Happy Haunting in the Lair

Trip Start Sep 01, 2008
Trip End Dec 14, 2008

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Sunday, November 2, 2008

Halloween has arrived in China!  As a fairly profitable holiday, Halloween is slowly creeping into the new capitalistic society of China. 

Last week, we found a Halloween stall at the Pearl Market that had hundreds of masks and wigs as well as about 50 costumes to choose from.  Every costume was different, which leads me to believe that these costumes were either individually sent from the United States (Chinese relative in the States?) or individually smuggled out of a factory.  Among these, there were several Disney princess costumes, a witch costume, a salsa dancer costume, a female pirate costume, and a belly dancer costume.  Unfortunately, the saleswoman refused to sell each costume for less than 200 RMB (that's a little more than $30), so we left empty-handed.  She must have known she had the only Halloween store around.
Later, I went to Carrefour and found a tiny section that sold Halloween decorations and costume accessories.  And by tiny, I mean two stands, each no taller than five feet and wider than 2 feet, worth of things.  I thought the most interesting there were the Chinese lanterns decorated as jack-o-lanterns.
On Halloween, no one was dressed up during the daytime and, when we went out fully decked out in our outfits at about 6 pm, everyone stared, pointed, and laughed (quite loudly, in fact).  Our first stop was the Peking University Halloween Party, which started at 7 pm.  When we got there at about 7:30 pm, we were told that we would have to wait because the room was full.  Despite the suspicious lack of the sound of music coming from the building, I anticipated walking into a packed, dimly lit room full of cheerful PKU students.  Instead, I walked into a brightly lit room where everyone was sitting at desks that were lined along the edges of the room.  The hostess was giving out masks to everyone.  Someone was talking into a microphone and, before I knew it, we were whisked up to the front to stand with the handful of Chinese students who were in costumes.  I think the most creative costume was someone dressed up as a card. 

After a round of applause for us, the music started - but it was country music (in English)!  The hostess assured us that they had "real music" playing earlier, but that it had gotten too hot, so they would play more "real music" later on in the night.  After 15 minutes, the music cut out again and a performer was brought out.  A few PKU students also volunteered to sing a solo while everyone sat back at their desks and watched.  After that, for the rest of the party (which ended at the late hour of 9 pm), they played Latin music.  However, they never turned off the lights.  In fact, at one point, the lights were half-off, but then a couple started dancing too close together/scandalously, so the music quickly turned off and the lights went back on.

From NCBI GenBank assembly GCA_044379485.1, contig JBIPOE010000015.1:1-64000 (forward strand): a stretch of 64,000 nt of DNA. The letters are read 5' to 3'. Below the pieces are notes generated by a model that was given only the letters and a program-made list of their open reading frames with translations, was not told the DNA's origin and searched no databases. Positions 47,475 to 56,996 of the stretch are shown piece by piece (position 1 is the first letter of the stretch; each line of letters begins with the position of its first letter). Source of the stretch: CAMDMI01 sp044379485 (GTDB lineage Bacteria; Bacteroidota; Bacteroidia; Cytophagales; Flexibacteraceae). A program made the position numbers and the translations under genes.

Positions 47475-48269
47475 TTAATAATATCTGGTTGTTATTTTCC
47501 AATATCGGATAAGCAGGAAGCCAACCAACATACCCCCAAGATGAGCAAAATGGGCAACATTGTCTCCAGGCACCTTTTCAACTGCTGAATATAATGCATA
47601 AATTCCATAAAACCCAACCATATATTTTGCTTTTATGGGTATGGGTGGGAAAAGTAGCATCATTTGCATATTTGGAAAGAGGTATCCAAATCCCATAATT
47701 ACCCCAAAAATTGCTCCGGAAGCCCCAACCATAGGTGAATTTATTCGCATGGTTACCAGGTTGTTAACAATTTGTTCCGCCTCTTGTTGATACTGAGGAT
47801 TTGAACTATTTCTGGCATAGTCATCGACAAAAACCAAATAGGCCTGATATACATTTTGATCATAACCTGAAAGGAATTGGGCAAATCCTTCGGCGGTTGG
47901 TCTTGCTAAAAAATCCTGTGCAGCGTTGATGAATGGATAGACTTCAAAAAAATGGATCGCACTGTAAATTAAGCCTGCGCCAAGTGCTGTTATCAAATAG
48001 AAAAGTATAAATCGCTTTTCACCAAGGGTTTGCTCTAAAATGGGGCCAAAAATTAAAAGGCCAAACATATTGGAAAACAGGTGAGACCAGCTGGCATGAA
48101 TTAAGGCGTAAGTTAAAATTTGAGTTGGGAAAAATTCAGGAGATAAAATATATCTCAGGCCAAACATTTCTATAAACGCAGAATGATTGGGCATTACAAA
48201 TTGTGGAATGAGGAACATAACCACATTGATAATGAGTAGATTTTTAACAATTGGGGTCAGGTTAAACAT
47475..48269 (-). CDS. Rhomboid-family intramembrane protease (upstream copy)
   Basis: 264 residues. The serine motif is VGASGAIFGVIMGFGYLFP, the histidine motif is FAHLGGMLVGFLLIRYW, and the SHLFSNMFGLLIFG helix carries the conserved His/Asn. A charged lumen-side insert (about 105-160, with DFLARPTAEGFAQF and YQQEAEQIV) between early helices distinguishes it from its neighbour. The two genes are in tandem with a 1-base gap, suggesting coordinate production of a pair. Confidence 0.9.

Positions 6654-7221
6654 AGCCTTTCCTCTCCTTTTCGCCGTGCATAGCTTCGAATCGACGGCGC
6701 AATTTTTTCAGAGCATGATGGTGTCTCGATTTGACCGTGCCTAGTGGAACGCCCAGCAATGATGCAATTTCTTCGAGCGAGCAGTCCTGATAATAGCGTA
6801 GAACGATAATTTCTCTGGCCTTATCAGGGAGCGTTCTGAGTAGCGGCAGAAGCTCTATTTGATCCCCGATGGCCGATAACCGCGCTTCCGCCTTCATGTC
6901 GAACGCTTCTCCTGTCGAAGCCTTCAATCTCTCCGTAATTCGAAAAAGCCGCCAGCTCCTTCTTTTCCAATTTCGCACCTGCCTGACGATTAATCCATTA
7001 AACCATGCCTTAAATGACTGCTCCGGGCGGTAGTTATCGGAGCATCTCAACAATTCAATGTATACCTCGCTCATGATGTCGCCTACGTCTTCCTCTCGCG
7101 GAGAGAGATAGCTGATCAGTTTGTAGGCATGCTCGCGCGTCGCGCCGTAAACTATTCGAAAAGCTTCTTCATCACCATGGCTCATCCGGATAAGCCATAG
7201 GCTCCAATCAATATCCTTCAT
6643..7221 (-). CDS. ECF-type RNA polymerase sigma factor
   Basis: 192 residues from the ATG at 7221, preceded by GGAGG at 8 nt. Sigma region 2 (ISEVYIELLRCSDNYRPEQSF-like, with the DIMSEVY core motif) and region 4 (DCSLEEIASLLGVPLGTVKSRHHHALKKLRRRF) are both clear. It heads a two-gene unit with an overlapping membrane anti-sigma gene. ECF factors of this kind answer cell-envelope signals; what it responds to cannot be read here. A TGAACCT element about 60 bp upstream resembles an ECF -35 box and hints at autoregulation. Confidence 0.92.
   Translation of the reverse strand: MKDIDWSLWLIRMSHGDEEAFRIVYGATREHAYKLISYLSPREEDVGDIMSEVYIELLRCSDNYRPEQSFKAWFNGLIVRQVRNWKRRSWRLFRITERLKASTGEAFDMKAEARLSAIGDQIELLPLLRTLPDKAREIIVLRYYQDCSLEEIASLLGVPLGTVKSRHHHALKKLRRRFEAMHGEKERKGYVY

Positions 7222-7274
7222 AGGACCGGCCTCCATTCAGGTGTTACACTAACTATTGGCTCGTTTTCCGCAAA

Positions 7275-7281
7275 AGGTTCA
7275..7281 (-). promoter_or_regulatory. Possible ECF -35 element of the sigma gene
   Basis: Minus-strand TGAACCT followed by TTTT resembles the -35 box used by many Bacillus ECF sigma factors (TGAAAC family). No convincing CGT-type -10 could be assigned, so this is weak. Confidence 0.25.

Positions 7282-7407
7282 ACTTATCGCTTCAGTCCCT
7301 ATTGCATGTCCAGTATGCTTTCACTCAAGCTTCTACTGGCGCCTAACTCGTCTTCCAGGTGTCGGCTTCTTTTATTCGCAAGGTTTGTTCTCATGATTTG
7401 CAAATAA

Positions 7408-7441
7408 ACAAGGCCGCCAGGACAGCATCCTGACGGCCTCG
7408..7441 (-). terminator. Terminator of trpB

I was actually surprised that there were a handful of boys and girls dancing together.  Of course, there was a substantial number of people standing along the edge of the dance floor and just watching, but I saw more than a few boys asking girls to dance!  Someone in my group described the party as a middle school dance, which I would say is fairly accurate.

Then, we went to the club (Mix), which usually has a cover charge of 50 RMB per person.  However, the club had some Halloween decorations and thus decided that a few big spiders on the columns inside and some hanging ghouls justified charging 200 RMB per person as the door price!  Inside, there was a decent amount of Chinese people dressed up - mostly with masks and with bunny ears or devil horns.  I only saw two Chinese girls dressed up in excessively inappropriate outfits.  The club played Thriller and had fake snow falling at some points during the night!
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sandyho on

Hi from Chicago
Hi Jess...we miss you alot...sounds like you are having a blast. You are obviously taken advantage of all the social opportunities (thank God you are stepping away from the books!!)and enjoying yourself. Love the Halloween stories...we too had our traditional 'Open House' in Homewood , IL and had kids over for food and treats. I think we may have had more 'funky' dancing in our house than you did at that MIX club...love the 'middle school' dance analogy..Scott probably would've loved it since he's now into hip-hop...yes , he's spinning on his head (grabbing his groin) which is probably scandalous in terms of China's opinion of proper social manners. I am surprised that Halloween has impacted China but would be shocked if Thanksgiving is practiced...capitalism at its finest...imagine
'Peking Turkey'' We miss you...maybe we can skype on the 27th...Caity's 21st birthday too. We'll be at Goo Goo's house....enjoy your time,its flying by fast. Take care ...love,- Sum Sum

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